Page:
Sestriere, Italy Maybe this is the team and the time.
Up in the Alps, the superpower everybody wants to knock off is Austria. And as improbable as it would have seemed just a few years ago, the United States is the popular choice to do it.
Skiers from all over have been approaching Daron Rahlves and his U.S. teammates in the run-up to the Turin Olympics and wishing them well, hoping they'll challenge the Austrian men's firm control of the sport.
"They're at the top. They know it. They act like it. And they've been there for a long time. So I think it's only natural that the feeling on the tour is: Anybody but them," U.S. men's head coach Phil McNichol said Saturday. "We've actually been able to really put some dings in their armor. And so a lot of people have got behind us and said, 'OK, go get 'em guys!'"
Rahlves and Bode Miller have flashed gold medal form in training runs and get their first crack at Hermann Maier and other Austrians in today's downhill, the premier event in the mountains.
"We are here to win," Austrian Alpine director Hans Pum said. "Some count on it, the others dream of it."
The Austrians do it more than anyone else in men's Alpine skiing.
Six of the past eight seasons an Austrian has won the World Cup overall title, the sport's most prestigious annual award.
Austrians have won 155 of 367 downhills in World Cup history. Americans? A more modest 17 -- three by Rahlves this season.
Austrians have won 55 Olympic medals, 17 gold. Americans? Ten medals, three gold.
"The focus is on Austria. Those guys always step it up, and there are so many of them, and it seems every year there's a new guy," said Scott Macartney, who beat Marco Sullivan in Saturday's ski-off to win the fourth and final U.S. downhill berth. "We're starting to do that, and when we come in and steal a podium, the Austrians don't like it."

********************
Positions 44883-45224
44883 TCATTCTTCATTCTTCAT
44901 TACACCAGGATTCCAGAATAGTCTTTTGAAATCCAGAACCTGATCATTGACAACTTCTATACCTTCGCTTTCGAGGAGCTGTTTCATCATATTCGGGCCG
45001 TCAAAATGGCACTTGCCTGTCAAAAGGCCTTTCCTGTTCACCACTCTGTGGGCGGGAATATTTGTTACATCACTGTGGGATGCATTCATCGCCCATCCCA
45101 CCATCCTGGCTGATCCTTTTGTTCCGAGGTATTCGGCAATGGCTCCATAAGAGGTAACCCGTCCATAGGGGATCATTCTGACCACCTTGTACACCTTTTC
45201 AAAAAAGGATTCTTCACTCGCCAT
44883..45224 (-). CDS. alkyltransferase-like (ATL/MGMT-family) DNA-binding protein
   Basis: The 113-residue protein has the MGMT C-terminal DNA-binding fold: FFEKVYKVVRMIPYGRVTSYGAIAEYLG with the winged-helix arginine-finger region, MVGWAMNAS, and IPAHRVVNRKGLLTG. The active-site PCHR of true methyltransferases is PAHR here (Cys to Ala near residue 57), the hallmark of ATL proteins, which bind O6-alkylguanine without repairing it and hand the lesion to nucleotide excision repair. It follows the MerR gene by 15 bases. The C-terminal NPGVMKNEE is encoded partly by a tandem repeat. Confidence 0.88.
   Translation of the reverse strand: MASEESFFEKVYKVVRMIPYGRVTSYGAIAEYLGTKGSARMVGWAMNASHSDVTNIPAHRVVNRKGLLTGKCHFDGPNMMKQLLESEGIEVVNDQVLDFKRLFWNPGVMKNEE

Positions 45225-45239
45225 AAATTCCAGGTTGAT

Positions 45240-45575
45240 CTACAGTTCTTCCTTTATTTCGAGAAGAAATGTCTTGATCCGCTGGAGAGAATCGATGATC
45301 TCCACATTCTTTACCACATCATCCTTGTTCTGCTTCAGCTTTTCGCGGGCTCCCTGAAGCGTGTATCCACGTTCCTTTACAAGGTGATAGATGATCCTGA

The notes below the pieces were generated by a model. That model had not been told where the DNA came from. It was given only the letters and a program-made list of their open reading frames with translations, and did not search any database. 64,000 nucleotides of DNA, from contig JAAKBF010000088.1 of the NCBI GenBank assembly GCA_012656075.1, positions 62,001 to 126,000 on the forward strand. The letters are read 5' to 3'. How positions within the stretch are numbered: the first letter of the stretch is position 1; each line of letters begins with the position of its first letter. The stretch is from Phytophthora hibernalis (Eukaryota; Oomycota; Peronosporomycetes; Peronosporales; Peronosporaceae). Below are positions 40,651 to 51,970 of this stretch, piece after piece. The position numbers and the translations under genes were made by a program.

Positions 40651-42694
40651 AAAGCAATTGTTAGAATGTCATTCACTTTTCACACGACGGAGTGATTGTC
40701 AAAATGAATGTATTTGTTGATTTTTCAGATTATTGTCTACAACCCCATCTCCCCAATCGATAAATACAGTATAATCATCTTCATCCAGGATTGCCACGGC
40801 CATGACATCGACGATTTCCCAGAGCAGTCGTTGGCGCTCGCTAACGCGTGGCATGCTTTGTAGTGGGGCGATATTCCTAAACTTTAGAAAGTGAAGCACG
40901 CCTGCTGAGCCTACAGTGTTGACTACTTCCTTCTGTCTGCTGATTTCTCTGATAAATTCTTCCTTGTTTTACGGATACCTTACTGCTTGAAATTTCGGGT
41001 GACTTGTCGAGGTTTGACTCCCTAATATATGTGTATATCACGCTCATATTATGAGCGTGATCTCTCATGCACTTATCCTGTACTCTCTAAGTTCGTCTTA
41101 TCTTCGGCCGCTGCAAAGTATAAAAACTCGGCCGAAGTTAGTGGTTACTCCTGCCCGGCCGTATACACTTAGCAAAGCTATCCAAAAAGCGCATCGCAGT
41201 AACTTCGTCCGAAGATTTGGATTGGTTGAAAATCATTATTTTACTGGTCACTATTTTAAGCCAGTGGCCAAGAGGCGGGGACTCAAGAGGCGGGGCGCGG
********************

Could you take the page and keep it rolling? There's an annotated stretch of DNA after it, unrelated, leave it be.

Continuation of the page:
Recently, Miller and Rahlves have started doing that regularly enough to build the beginnings of a true rivalry between the countries. Last season, Miller became the first American in 22 years to win the overall World Cup. At the 2005 Alpine World Championships, he and Rahlves finished 1-2 in the downhill, while Miller also won the super-G and Rahlves took a bronze in the giant slalom.
Part of what's so intimidating about the Austrian team is its depth, with enough talent to have claimed the top nine places in a 1999 World Cup race. At the Olympics, squads are limited to four skiers per event, and while McNichol likes his chances, he begrudgingly respects his rivals.
"The Austrians are just so overwhelmingly dominant, like maybe when the Dallas Cowboys had their run," he said. "Even if you were a Cowboys fan, after a while you were just like, 'You know what? I'm going to root for somebody else.'"
The Austrians acknowledge they must be wary of an up-and-coming U.S. Ski Team that has benefited from better financing and coaching.